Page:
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N. Korea Condemns Planned South, US Military Exercises
Kurt Achin
VOA, Hong Kong
09 Mar 2004, 10:48 UTC

North Korea's official media is condemning U.S. and South Korean plans for joint military exercises later this month. The exercises coincide with ongoing efforts to get Pyongyang to eliminate its nuclear weapons capability.

North Korea's official Communist Party newspaper, the Rodong Sinmun, accused the United States Tuesday of preparing for a "new war behind the curtain of talks." Earlier Tuesday, U.S. and South Korean military officials announced plans for a week-long military drill commencing March 22.

A spokesman for U.S. forces in Korea says the exercises will be defense-oriented, but will involve the 37,000 U.S. personnel stationed in South Korea, along with 5,000 others deployed to Asia-Pacific bases.

The announcement comes at a sensitive diplomatic juncture between the U.S., the two Koreas, and negotiating partners China, Japan, and Russia. The six parties are trying to negotiate an end to North Korea's nuclear weapons capability.

North Korean media said Friday the United States should stop what it called "military rackets" if it truly seeks a solution to the nuclear issue.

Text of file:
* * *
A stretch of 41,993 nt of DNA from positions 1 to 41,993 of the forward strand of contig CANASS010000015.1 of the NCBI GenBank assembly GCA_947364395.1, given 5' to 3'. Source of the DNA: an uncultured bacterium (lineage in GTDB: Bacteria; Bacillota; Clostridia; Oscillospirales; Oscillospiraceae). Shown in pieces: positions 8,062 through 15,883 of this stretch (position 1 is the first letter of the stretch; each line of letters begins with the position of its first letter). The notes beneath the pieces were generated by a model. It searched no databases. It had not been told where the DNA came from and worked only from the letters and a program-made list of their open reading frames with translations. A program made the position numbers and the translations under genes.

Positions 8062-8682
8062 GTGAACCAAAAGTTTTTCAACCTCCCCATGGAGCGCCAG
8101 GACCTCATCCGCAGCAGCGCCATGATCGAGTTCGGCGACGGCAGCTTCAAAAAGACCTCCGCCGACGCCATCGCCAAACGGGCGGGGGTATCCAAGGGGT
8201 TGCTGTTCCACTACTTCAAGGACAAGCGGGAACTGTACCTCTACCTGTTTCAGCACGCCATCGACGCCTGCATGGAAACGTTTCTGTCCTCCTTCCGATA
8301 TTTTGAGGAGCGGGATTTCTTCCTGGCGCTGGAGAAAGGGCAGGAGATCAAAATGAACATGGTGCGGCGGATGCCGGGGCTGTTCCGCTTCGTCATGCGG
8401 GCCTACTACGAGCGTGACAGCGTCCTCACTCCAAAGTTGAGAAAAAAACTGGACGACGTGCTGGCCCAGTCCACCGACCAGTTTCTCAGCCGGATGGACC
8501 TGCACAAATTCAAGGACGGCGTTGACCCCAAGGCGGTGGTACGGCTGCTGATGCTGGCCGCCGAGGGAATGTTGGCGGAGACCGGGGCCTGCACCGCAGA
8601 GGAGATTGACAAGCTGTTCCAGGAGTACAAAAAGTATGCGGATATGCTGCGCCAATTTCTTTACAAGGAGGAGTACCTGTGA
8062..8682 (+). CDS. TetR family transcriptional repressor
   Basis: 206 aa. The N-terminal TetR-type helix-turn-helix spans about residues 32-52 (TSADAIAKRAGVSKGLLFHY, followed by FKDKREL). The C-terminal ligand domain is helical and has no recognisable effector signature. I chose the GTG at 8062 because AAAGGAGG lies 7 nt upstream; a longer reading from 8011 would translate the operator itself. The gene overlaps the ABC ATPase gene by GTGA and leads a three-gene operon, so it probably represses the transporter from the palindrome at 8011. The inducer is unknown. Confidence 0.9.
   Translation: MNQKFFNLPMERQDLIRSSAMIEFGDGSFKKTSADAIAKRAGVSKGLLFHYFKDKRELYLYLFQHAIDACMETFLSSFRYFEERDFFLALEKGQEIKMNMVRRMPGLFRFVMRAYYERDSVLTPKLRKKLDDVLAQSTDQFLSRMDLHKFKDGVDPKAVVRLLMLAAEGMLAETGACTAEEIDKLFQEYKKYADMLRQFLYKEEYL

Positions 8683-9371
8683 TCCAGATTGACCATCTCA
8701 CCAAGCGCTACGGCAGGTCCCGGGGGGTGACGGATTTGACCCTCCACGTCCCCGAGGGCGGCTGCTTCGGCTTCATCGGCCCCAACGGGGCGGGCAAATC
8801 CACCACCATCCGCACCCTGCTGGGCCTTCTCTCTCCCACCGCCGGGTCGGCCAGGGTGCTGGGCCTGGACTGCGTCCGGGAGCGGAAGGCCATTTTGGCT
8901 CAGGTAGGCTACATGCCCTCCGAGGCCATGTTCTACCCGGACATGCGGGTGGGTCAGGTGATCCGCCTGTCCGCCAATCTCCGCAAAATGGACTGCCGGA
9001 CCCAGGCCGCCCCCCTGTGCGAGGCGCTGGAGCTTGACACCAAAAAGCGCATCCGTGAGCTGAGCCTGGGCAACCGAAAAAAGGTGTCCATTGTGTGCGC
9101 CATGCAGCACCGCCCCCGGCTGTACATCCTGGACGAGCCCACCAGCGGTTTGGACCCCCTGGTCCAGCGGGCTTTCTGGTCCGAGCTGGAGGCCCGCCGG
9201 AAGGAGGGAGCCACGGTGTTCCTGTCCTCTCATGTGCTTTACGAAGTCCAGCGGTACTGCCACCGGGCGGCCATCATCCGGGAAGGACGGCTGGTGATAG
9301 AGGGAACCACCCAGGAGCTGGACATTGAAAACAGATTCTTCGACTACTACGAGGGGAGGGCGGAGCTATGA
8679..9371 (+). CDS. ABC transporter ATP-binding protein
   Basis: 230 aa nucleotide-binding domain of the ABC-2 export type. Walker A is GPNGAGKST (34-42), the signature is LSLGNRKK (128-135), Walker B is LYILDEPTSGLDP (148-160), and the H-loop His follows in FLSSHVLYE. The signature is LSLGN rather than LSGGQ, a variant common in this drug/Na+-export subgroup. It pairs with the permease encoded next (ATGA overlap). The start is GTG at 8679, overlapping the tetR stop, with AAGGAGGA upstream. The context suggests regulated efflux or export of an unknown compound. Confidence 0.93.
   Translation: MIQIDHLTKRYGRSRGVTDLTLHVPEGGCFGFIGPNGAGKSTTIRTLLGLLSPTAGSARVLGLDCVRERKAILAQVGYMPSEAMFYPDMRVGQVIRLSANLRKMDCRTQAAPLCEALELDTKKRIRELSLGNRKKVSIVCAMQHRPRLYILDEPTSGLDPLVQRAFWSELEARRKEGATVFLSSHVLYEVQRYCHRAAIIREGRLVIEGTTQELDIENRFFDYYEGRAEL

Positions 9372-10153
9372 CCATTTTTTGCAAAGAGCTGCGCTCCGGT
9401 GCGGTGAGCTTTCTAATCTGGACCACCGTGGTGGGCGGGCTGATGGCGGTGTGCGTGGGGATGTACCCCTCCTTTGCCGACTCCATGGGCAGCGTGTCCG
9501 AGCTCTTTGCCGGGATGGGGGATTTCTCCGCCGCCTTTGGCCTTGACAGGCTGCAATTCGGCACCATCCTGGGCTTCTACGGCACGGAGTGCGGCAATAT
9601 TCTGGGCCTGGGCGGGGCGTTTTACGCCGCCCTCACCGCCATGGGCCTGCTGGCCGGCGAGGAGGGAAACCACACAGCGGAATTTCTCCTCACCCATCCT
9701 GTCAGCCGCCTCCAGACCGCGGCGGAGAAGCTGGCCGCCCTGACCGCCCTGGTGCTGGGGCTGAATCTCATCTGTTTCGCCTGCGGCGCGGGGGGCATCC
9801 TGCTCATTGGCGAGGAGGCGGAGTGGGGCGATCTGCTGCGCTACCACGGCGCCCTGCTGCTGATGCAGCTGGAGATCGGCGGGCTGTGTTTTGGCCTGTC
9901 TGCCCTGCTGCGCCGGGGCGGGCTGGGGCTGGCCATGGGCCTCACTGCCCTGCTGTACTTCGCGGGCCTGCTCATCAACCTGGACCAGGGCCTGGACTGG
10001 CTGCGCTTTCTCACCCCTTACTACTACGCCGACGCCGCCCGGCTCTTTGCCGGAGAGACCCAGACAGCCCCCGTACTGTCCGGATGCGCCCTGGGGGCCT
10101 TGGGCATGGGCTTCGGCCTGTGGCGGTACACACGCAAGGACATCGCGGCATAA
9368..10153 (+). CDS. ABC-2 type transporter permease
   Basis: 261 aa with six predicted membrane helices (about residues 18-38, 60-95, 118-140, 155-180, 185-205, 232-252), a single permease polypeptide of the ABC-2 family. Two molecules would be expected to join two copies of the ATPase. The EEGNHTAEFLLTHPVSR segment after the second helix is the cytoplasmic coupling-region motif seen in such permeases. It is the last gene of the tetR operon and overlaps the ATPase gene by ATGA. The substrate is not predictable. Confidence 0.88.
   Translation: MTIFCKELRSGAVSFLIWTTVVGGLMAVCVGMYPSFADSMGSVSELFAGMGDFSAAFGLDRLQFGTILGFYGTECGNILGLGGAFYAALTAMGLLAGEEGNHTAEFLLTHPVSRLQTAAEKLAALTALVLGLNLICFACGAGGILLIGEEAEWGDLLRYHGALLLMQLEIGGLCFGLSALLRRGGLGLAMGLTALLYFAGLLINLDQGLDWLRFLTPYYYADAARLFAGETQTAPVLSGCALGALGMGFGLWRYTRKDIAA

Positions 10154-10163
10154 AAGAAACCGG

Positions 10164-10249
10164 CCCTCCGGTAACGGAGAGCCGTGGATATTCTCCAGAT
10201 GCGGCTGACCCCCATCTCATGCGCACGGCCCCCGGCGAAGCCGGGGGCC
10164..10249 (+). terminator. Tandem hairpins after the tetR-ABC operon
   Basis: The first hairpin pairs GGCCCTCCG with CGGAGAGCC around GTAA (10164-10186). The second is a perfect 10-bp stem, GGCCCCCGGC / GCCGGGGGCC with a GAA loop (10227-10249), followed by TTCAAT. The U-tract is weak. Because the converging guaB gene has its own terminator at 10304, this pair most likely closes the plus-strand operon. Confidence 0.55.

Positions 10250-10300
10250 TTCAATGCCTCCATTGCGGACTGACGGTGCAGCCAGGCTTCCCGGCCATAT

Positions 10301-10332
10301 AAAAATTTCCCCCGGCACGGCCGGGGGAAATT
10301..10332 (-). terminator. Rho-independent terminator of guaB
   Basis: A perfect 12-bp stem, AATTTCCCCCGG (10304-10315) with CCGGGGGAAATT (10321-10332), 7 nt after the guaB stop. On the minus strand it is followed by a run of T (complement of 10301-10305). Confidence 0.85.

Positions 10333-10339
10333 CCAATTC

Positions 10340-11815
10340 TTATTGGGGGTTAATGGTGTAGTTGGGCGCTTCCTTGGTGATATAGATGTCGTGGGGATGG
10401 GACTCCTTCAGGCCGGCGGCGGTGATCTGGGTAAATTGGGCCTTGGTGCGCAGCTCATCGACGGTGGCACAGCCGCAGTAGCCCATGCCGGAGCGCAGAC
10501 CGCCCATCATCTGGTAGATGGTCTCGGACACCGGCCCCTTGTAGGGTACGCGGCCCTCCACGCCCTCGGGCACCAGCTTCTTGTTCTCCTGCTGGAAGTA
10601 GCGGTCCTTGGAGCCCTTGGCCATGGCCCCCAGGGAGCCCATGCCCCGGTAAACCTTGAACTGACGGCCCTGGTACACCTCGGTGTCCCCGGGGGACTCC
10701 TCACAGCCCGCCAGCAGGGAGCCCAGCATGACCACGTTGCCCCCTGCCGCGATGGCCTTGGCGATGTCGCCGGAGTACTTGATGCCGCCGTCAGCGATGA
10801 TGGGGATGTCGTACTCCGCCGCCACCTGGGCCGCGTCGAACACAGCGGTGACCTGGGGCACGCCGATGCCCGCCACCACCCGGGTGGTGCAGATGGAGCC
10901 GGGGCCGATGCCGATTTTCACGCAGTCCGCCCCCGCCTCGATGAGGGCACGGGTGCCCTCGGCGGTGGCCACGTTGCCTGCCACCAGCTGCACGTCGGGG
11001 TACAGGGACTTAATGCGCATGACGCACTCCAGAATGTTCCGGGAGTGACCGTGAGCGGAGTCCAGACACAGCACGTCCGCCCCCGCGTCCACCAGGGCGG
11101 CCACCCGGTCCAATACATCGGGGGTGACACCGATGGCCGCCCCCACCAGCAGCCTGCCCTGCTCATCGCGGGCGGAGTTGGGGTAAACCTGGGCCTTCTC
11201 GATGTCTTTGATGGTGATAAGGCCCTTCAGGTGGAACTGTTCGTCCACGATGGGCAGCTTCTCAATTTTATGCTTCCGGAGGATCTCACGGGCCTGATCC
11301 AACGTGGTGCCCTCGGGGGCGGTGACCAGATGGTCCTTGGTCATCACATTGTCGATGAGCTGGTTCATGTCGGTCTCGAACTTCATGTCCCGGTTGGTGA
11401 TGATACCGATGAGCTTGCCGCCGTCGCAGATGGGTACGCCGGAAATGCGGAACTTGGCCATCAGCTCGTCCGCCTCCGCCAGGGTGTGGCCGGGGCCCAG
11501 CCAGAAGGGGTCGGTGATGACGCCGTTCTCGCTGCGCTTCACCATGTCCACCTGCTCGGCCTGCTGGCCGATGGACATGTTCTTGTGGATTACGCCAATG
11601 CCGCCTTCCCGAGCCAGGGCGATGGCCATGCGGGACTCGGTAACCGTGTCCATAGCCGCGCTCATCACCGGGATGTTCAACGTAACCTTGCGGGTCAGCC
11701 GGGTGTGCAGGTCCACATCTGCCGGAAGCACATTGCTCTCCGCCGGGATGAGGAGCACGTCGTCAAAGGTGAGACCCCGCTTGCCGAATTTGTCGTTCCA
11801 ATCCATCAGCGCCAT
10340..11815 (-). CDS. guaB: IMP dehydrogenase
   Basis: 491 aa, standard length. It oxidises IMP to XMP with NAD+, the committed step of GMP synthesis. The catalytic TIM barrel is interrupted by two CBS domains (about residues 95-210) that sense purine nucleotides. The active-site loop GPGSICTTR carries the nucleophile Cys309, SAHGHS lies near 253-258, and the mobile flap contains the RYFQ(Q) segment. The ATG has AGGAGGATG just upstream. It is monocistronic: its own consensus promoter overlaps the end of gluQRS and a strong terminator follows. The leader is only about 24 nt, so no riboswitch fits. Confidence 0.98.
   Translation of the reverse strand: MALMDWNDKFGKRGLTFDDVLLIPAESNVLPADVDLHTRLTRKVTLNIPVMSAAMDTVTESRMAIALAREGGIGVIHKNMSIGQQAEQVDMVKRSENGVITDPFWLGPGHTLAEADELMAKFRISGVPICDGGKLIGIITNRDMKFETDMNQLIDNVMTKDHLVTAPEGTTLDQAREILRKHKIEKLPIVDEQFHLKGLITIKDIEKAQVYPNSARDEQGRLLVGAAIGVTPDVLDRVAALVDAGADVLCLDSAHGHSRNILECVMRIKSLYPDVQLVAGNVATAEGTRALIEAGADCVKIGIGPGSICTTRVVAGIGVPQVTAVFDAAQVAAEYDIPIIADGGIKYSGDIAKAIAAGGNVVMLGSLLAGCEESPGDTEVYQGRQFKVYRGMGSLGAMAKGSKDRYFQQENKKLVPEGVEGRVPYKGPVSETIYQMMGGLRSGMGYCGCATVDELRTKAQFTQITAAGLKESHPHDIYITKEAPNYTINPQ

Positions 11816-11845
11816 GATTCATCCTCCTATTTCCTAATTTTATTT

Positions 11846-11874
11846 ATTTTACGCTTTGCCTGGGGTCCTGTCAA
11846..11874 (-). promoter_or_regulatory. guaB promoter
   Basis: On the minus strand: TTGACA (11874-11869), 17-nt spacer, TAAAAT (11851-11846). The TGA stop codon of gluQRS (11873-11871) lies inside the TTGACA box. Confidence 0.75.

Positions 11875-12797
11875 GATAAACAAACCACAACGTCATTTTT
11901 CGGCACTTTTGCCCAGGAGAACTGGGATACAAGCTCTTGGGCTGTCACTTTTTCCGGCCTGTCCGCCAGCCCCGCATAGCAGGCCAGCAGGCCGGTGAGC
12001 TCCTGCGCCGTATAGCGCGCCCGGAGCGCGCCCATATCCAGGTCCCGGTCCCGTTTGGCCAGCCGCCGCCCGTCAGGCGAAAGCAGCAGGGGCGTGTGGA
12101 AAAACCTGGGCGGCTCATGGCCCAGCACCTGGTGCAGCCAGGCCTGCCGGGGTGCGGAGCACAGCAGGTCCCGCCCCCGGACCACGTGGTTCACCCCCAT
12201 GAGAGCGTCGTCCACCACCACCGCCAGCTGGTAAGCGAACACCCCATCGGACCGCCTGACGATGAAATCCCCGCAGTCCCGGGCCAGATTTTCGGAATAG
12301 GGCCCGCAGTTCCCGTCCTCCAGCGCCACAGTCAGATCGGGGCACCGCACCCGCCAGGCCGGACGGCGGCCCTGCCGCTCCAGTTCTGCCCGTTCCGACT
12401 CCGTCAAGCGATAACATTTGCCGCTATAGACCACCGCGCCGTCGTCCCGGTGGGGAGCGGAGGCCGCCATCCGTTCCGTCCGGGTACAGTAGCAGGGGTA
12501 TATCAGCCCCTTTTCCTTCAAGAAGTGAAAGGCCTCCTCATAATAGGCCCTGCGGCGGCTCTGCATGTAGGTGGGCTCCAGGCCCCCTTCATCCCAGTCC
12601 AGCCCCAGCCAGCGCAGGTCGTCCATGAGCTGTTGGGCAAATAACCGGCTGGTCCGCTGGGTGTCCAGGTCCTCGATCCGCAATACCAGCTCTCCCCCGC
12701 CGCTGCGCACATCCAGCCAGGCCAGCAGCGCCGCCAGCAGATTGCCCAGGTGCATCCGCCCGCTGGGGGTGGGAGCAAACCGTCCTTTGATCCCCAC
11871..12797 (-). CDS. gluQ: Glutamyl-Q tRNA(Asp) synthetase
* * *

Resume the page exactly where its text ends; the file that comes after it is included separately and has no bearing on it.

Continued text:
But some analysts say the joint U.S. South Korean exercises probably won't damage negotiations over the North Korean nuclear issue. Brendan Taylor is a Postdoctoral Fellow at the Strategic and Defense Studies Center at Australian National University. "I think it's one of those parts of the world where deterrence seems to be functioning quite successfully," says Mr. Taylor. "So I think in that context that the show of force will probably, if not strengthen, it certainly won't weaken the U.S. bargaining position I don't think."

The United States says it has no intention of attacking North Korea. Washington says it will not offer Pyongyang any concessions until it "completely, verifiably and irreversibly" ends all of its nuclear activities.

North Korea says it will only end those activities in exchange for substantial economic aid and a formal U.S. security guarantee. On Monday, Pyongyang threatened it would add a withdrawal of all 37,000 U.S. troops from South Korea to that list of demands.